Mental disorder

Synonyms in a broader sense

Mental illness, mental abnormality, mental illness, vulg .: mental illness

Definition of terms and general information

The term "Mental disorder“Is the current term in specialist circles for diseases of the human psyche. It was chosen because it is assumed that there is less (dis) valuation inherent in it than terms such as “illness” or “illness” and in order to avoid the stigmatization of those affected that often occurred in the past.

On the following pages, however, the terms “mental illness”, “mental abnormality” and “mental illness” are used without making any judgment.

The human psyche is difficult to grasp in its entirety, and accordingly it is also difficult to clearly define disorders of the psyche. One reason for this may be that a considerable part of these disturbances eludes the observer or examiner because it takes place “inside” the person concerned, in contrast to the somatic, i.e. H. Physical, medicine generally lacks "measured values" to objectify such disorders.

The delicate definition of what is psychologically “normal” also plays a role to a considerable extent, which is largely shaped by the ideas and tolerance of the respective society. For this reason, psychiatry, the discipline of modern medicine that deals with mental disorders, has a not inconsiderable intersection with the social sciences.


A mental disorder is the term used to describe significant abnormalities in the experience and behavior of those affected, which can appear as disorders of perception, thought processes, actions and feelings. To decide whether such abnormalities are of disease value and consequently require treatment, the question of the ability of those affected to care for themselves (suitability for everyday use) and their exposure to symptoms is often used.


Mental disorders are generally common, some studies assume that every second person at some point in life will show at least mild symptoms of a psychological problem. The frequency of disorders requiring treatment is given for Germany as about 1/10. A mental disorder is one of the most frequent treatment occasions for general practitioners and a reason for (temporary) occupational disability.


Science has identified many influencing factors for the development of a mental disorder, one speaks of a "multifactorial genesis". It is hardly possible to structure these influencing factors systematically without gaps and areas of overlap. The following list is therefore more of an exemplary nature.

  • Physical causes: Metabolic disorders (e.g. Hypothyroidism or Hyperthyroidism), Brain damage e.g. B. by accident, diseases or infections of the brain such as Alzheimer's disease or Meningitis, Poisoning (alcohol, drugs), disorders of the messenger metabolism in the brain, storage diseases such as M. Wilson.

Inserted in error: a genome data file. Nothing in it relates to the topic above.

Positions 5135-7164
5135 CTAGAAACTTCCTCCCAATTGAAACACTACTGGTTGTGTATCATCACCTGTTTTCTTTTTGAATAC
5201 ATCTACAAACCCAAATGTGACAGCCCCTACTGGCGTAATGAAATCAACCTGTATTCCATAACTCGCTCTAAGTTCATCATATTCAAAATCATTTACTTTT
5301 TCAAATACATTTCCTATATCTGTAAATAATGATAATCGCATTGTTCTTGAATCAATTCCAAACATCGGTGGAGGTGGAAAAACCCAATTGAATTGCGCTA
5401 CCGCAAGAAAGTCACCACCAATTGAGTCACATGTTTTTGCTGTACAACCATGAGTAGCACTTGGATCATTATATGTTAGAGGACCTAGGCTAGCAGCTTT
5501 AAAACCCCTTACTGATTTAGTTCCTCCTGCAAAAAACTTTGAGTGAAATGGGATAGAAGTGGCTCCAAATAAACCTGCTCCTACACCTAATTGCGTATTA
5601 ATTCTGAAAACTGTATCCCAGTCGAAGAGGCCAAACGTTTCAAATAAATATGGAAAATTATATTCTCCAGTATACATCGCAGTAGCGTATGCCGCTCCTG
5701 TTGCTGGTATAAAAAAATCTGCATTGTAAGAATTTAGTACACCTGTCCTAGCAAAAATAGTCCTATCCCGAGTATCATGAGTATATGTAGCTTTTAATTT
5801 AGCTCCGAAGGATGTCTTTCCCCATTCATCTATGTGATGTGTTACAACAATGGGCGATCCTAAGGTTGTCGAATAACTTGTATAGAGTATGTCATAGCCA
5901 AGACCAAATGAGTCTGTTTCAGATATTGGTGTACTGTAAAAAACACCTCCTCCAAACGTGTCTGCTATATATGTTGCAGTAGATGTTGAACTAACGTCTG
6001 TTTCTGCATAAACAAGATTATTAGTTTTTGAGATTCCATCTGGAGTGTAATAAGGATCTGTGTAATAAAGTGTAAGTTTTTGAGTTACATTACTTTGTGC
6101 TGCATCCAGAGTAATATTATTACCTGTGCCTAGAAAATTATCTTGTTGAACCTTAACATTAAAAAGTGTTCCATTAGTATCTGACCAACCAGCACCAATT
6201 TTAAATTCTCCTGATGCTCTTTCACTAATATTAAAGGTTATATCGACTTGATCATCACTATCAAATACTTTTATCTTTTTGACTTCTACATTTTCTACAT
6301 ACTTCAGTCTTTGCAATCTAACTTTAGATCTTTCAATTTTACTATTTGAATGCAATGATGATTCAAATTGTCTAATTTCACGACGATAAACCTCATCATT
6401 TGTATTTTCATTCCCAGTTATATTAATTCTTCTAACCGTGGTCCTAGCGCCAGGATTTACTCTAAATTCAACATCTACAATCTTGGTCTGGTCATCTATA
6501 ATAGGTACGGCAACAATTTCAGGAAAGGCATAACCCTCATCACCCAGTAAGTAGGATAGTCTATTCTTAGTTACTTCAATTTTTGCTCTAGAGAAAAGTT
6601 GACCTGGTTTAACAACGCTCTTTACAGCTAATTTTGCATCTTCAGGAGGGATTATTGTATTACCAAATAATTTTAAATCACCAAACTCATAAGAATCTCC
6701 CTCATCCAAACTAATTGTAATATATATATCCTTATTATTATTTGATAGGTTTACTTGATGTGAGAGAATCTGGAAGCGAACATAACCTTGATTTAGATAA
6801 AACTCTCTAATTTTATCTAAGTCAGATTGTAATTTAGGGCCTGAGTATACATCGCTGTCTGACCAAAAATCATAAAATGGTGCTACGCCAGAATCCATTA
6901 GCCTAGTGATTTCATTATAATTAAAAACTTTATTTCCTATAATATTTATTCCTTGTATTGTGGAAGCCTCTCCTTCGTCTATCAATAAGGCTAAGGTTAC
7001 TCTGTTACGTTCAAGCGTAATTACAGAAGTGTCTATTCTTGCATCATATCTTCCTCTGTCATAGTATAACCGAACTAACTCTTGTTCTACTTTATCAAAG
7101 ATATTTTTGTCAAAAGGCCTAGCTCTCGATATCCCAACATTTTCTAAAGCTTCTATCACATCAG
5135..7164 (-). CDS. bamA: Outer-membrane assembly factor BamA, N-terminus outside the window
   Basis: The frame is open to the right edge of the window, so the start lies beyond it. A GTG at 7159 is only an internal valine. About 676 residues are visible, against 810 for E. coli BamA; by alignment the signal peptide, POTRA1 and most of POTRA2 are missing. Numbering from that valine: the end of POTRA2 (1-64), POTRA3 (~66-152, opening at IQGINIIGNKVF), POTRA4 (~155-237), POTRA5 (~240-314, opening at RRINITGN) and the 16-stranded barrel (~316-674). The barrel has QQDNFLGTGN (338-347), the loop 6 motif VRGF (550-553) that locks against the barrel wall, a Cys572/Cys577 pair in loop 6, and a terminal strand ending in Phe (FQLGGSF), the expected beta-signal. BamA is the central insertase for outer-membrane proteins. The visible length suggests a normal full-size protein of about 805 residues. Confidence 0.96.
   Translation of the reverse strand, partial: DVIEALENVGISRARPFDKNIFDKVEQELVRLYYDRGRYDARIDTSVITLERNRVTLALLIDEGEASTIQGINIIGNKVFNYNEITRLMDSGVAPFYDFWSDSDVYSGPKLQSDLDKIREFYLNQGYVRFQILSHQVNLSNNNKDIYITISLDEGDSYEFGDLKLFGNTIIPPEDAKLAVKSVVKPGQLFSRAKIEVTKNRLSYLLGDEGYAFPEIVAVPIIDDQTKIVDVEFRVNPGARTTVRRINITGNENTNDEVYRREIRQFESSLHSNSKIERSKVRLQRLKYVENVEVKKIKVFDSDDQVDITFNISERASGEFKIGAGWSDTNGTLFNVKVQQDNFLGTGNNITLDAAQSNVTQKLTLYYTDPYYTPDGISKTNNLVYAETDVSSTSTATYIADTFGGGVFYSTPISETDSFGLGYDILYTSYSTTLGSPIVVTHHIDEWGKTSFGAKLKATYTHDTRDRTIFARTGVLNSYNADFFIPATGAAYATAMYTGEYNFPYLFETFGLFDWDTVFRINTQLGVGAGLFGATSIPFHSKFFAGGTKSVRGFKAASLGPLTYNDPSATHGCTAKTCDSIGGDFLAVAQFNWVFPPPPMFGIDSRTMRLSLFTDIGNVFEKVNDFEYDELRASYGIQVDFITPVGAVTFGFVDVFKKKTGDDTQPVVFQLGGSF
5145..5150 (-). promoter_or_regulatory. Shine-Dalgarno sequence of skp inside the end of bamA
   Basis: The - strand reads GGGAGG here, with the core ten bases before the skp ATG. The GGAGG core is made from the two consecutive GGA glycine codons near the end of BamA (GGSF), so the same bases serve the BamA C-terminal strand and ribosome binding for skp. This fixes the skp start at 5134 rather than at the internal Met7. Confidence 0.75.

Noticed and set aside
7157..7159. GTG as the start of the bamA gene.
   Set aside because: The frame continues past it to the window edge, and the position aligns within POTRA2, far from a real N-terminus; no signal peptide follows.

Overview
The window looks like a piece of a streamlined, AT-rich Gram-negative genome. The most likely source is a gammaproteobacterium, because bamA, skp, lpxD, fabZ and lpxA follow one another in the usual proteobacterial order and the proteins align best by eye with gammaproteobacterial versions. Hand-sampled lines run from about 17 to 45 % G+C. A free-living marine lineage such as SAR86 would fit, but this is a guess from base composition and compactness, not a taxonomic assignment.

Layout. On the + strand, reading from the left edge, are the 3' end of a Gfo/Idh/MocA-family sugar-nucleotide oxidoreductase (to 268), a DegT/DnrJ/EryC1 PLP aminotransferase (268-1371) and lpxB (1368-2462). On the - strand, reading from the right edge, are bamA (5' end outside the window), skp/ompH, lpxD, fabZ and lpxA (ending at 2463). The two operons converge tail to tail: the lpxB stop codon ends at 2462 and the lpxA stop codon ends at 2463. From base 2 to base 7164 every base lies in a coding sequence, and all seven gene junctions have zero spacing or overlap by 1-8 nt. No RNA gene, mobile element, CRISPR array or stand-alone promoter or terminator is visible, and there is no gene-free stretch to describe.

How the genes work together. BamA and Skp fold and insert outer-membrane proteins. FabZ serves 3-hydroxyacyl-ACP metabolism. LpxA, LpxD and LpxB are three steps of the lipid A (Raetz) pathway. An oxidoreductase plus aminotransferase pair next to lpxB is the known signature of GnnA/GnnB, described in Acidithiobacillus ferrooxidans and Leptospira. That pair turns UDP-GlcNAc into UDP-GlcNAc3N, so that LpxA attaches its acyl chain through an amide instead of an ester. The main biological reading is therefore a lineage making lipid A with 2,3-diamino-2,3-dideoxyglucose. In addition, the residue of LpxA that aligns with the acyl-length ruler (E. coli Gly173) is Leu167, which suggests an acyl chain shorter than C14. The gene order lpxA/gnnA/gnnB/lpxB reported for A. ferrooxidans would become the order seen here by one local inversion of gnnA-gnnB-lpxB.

• Mental causes": Traumatic experiences (PTSD) z. B. Experience of violence, serious illness, stressful life events.
  • Genetic causes: For a number of mental disorders a familial accumulation has been proven in recent years, which suggests the occurrence of hereditary risk factors.


The symptoms and severity of mental disorders are diverse, they can express themselves very subtly and remain largely hidden from the viewer or appear massive and represent a heavy burden for those affected and their surroundings. To illustrate the wide range of psychiatric symptoms, an exemplary collection of symptoms is given here:

  • Disorders of consciousness, orientation and attention: twilight states, sleepiness, sleepwalking, disorientation in relation to oneself, the local environment, the current situation and temporal contexts, limitation of perception, absent-mindedness.
  • Memory disorders: impairment of short and / or long-term memory, amnesias, false memories such as déjà vu experiences.
  • Intelligence disorders: Reduced intellectual performance, either from birth or as part of aging or disease processes (dementia).
  • Thought disorders: disorders of the thought process such as slowing down, brooding, inhibition of thinking, debauchery of thoughts, thought leaps up to incoherence.
  • Delusion: misjudgments of reality, to which those affected persistently and convincingly hold on and cannot be corrected from the outside. These include delusions of persecution, delusions of jealousy, delusions of guilt or delusions of grandeur. Patients with delusional disorders reinterpret perceptions or experiences (delusional perception) and occasionally construct complex "delusional systems" that are confusing for the outsider, but conclusive for those affected, in which they live as if in a second, subjective reality.
  • Perceptual disorders: Sham perceptions (hallucinations) in the area of ​​seeing, hearing, smelling, tasting, feeling. Change in the intensity of perception (everything appears paler or more colorful, clearer or more blurred on the patient).
  • Ego disturbances: I disturbances express themselves in difficulties to separate oneself from one's surroundings. Patients have the feeling that their thoughts are being entered, withdrawn or read from outside, they feel controlled or experience themselves, parts of themselves or the environment as changed, "strange" and strange.
  • Mood and drive disorders: Mood disorders can manifest themselves through increased or decreased expressions of sensations such as joy or sadness or through their complete absence (numbness). Increased or reduced "deflection" (change of mood, influencing) of the mood from the outside can also be typical for certain psychological disorders.
  • Anxiety and obsessive-compulsive disorders: These include increased, e. Fears of certain or indefinite situations that appear to be nonsensical, for example fear of spiders (arachnophobia), fear of space and space, fear of illness (hypochondria). Constraints often result from e.g. Partly unconscious fears and express themselves in the exercise of gestures, rituals and actions (compulsive actions) or thoughts (obsessive thoughts), which the patient himself judges as nonsensical. These include compulsory cleaning, compulsory counting or compulsory checks.